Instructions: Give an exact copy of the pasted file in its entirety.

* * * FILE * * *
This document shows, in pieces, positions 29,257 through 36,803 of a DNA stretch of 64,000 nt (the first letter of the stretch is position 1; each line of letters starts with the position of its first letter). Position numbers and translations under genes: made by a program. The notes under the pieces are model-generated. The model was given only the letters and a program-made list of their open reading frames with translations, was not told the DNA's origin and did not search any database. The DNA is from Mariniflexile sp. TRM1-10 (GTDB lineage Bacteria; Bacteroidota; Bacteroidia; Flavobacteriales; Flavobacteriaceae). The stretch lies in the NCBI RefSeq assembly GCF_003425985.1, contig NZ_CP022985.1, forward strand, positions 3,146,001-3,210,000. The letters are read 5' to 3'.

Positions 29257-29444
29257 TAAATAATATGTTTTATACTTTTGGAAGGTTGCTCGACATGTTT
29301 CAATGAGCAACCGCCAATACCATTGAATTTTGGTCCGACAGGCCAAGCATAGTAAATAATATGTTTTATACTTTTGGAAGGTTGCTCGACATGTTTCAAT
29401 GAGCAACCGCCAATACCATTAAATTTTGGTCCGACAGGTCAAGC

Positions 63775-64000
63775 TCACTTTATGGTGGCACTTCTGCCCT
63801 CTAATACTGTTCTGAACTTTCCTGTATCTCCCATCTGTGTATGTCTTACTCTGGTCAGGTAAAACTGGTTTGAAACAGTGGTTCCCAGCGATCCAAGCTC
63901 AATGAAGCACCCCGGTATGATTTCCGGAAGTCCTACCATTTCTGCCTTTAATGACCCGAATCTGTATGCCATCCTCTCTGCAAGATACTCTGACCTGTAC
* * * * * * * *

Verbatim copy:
This document shows, in pieces, positions 29,257 through 36,803 of a DNA stretch of 64,000 nt (the first letter of the stretch is position 1; each line of letters starts with the position of its first letter). Position numbers and translations under genes: made by a program. The notes under the pieces are model-generated. The model was given only the letters and a program-made list of their open reading frames with translations, was not told the DNA's origin and did not search any database. The DNA is from Mariniflexile sp. TRM1-10 (GTDB lineage Bacteria; Bacteroidota; Bacteroidia; Flavobacteriales; Flavobacteriaceae). The stretch lies in the NCBI RefSeq assembly GCF_003425985.1, contig NZ_CP022985.1, forward strand, positions 3,146,001-3,210,000. The letters are read 5' to 3'.

Positions 29257-29444
29257 TAAATAATATGTTTTATACTTTTGGAAGGTTGCTCGACATGTTT
29301 CAATGAGCAACCGCCAATACCATTGAATTTTGGTCCGACAGGCCAAGCATAGTAAATAATATGTTTTATACTTTTGGAAGGTTGCTCGACATGTTTCAAT
29401 GAGCAACCGCCAATACCATTAAATTTTGGTCCGACAGGTCAAGC

Positions 63775-64000
63775 TCACTTTATGGTGGCACTTCTGCCCT
63801 CTAATACTGTTCTGAACTTTCCTGTATCTCCCATCTGTGTATGTCTTACTCTGGTCAGGTAAAACTGGTTTGAAACAGTGGTTCCCAGCGATCCAAGCTC
63901 AATGAAGCACCCCGGTATGATTTCCGGAAGTCCTACCATTTCTGCCTTTAATGACCCGAATCTGTATGCCATCCTCTCTGCAAGATACTCTGACCTGTAC